Bridging the Void.
Collaboration within the Electronic Community.
In his sculptural works Geoff Sansbury places himself firmly at the leading edge of post modern research. Whereas in his painting we see post modern notions of simulation couched in more traditional visual and technical terminology, his sculptures are uncompromisingly new in their cultural formats. The simulation has become a ‘simulacrum’. A common definition of the simulacrum is a ‘copy of a copy whose relation to the model has become so attenuated that it can no longer be said to be a copy. It stands on its own as a copy without a model’.
“The simulacrum bears only an external and deceptive resemblance to the putative model. The process of its production, its inner dynamism, is entirely different from that of its supposed model; its resemblance to it is merely a surface effect, an illusion.”
In the sculptures we see a genesis rather than a being. Whilst in ‘Serenity’ Sansbury talks of the nouns ‘subject’ and ‘object’, in ‘The glass bead game’ and ‘Almost the last brushstroke’ he is describing a verb of transition from one point to another. For early Greek philosophers 'being' was both verb and noun. Sansbury is aware of this; footnotes from the ‘Glass Bead game’ confirm it. I would go as far to say that notional concepts from Heraclitus rank highly in his source material and that Sansbury makes a radical parallel between pre Socratic philosophy and post modern preoccupations with unpredictability, ‘change’ and the self.
Robert Delamar makes the suggestion that post modern consciousness has been replaced by “electronic consciousness” and that new cultural forms developing around the birth of information technology have usurped post modern thinking, giving rise to a new cultural paradigm.
“Electronic consciousness”, he writes “ though characterised by post modern solitariness, finds its meaning in community… Meaning and fulfilment can be found on the Internet. It is the technology that supports the identity. However, the electronic community at the heart of electronic consciousness is illusory and temporal. When the self is removed from the technology, the self loses its identity.”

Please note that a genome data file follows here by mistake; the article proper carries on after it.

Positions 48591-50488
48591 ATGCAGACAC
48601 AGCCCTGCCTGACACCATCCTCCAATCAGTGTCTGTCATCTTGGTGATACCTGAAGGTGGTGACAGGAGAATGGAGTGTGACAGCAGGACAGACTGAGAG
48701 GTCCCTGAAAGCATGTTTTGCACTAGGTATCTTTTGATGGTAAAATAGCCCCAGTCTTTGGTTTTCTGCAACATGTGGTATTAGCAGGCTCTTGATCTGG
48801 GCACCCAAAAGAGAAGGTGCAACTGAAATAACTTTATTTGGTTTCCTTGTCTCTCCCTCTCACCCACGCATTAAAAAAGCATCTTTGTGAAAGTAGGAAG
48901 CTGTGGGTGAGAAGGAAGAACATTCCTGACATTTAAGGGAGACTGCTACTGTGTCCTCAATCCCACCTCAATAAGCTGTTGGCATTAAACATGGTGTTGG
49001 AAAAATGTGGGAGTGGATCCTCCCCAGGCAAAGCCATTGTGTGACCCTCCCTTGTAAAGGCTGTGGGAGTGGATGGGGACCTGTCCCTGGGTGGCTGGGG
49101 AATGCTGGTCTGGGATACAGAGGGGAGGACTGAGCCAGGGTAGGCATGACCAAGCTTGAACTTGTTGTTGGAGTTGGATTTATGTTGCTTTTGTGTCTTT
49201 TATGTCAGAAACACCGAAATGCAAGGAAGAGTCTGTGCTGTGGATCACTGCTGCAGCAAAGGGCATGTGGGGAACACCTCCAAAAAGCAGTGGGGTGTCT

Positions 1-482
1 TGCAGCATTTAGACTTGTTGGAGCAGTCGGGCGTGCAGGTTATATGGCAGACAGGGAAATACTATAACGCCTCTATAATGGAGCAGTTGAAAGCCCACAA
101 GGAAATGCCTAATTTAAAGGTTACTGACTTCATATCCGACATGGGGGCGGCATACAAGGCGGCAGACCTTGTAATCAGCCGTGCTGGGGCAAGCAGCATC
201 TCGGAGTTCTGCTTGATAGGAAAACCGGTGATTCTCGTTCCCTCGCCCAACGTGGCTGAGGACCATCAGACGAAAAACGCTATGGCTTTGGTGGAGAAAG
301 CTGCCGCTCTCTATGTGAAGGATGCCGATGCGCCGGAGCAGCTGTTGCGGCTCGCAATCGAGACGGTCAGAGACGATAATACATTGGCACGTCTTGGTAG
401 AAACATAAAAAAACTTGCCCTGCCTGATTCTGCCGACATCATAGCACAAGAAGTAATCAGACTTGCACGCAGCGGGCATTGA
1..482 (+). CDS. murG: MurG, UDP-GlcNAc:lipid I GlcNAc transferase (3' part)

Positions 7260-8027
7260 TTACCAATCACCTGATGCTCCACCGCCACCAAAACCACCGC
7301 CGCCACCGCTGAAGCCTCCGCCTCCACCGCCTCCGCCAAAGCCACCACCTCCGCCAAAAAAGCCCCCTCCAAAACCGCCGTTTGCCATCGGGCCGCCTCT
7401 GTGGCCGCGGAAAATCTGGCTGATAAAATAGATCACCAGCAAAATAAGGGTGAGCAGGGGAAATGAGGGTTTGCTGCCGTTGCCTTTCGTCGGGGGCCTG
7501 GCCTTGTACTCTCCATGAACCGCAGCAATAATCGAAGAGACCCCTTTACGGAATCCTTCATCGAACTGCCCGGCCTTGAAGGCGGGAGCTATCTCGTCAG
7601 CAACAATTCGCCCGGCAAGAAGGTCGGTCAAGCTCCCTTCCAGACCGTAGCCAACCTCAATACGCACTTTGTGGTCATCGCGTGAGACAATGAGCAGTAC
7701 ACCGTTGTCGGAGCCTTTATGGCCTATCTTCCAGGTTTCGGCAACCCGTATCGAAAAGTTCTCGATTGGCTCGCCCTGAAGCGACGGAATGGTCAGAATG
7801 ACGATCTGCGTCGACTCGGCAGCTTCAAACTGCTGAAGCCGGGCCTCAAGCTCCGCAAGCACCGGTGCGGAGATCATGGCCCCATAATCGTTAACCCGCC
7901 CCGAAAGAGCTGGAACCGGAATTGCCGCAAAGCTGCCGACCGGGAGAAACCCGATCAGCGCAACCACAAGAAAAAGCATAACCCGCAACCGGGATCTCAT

In this case we see the removal of technology as the ‘void’. Sansburys’ interests remain the same as in his paintings but he begins to embrace the electronic age in order to research the nature of ‘identity’.
The work ‘The Glass bead game’ is a huge endeavour on the part of the artist. He describes it as “an ongoing product of electronic collaboration and anarchy” It was initially conceived as a virtual expedition into the ideas set out by Hermann Hesse in his novel of the same name with the scope to realise the events in a physical sculpture. ” The most significant aspect of the work”, states the artist “has been the challenge it has made to my sense of ‘authorship’. The events on the Internet have not always been creative or productive. Given that there is a free global participation, it is not surprising that there have been silly and even hostile interventions. Nonetheless”, he adds “I use, as my motivation, Hesses’ call to ‘serious and conscientious people’.”
“…for although in a certain sense and for light- minded persons non existent things can be more easily and irresponsibly represented in words than existing things, for the serious and conscientious historian it is just the reverse. Nothing is harder, yet nothing is more necessary, than to speak of certain things whose existence is neither demonstrable nor probable. The very fact that serious and conscientious men treat them as existing things brings them a step closer to existence and to the possibility of being born.”
Whilst the ‘Glass bead game’ represents a cultural format that encompasses both new technology and a new sense of collaborative authorship where the participants may be ‘invented’ identities, ‘Almost the last brush stroke’ is a visual metaphor for the change over from traditional painting to digitally based work. The squeezed out paint mark is a potent and nostalgic symbol for the artist; its method of production through digital simulation and mechanical rapid prototyping remove the romance. The dynamic is changed and a simulacrum created.
When comparing the two-dimensional and three-dimensional work of Geoff Sansbury we see markedly differing worlds. Although the former embraces a poetic and tragic aesthetic and the latter describes a discourse rather than a conclusion, they are joined by an elusive thread.
“If our real thoughts”, he says “lead us to terrifying conclusions about the nature of solitude, do we run and opt for arbitrary projects which occupy our minds and time?
It would be so much easier”, he adds “having once reached the void, that we do so or simply play chess . But nothing is harder, yet more necessary, than to confront serious things . What is remarkable”, concludes Sansbury “is that, as artists, we feel compelled to revisit our terrifying angels”